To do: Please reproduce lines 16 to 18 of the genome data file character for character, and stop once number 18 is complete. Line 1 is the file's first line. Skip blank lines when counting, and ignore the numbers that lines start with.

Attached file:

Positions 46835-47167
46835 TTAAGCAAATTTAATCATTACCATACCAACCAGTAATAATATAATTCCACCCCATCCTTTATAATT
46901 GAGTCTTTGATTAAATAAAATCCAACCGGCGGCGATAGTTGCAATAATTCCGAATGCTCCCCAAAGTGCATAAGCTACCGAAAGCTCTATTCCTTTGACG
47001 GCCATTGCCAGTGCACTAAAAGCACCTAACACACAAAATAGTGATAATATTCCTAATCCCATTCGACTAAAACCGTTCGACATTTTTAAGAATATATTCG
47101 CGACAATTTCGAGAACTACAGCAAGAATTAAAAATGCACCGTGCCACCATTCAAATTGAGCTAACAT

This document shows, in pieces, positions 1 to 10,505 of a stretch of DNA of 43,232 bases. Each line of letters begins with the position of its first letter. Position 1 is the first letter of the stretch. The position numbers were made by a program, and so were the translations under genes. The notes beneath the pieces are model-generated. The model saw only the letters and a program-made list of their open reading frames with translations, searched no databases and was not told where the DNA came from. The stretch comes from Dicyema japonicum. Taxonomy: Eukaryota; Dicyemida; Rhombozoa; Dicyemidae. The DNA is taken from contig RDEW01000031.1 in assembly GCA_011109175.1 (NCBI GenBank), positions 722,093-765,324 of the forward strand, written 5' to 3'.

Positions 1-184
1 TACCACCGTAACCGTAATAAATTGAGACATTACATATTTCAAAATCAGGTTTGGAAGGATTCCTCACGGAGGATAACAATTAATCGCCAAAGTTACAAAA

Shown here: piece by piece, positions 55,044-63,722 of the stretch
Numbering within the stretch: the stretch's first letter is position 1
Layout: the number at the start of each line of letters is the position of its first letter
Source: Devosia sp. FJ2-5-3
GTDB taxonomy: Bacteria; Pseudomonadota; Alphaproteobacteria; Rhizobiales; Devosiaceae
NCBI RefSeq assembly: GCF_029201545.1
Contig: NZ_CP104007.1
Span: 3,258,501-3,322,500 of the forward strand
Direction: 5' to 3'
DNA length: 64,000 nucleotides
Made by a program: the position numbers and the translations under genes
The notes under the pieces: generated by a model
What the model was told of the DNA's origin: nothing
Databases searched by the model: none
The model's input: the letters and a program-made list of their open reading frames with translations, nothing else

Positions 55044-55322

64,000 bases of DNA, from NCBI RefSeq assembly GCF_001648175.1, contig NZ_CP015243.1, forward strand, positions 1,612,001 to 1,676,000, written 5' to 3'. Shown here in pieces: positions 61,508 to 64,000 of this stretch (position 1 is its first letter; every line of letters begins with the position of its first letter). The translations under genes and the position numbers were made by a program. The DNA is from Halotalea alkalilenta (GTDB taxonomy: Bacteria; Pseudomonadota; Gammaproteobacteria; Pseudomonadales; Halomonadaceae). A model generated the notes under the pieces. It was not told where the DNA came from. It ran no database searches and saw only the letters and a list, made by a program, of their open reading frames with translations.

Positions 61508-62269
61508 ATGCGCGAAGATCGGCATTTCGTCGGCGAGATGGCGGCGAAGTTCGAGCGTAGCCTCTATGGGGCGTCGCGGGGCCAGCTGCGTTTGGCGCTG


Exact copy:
Span: 3,258,501-3,322,500 of the forward strand
Direction: 5' to 3'
DNA length: 64,000 nucleotides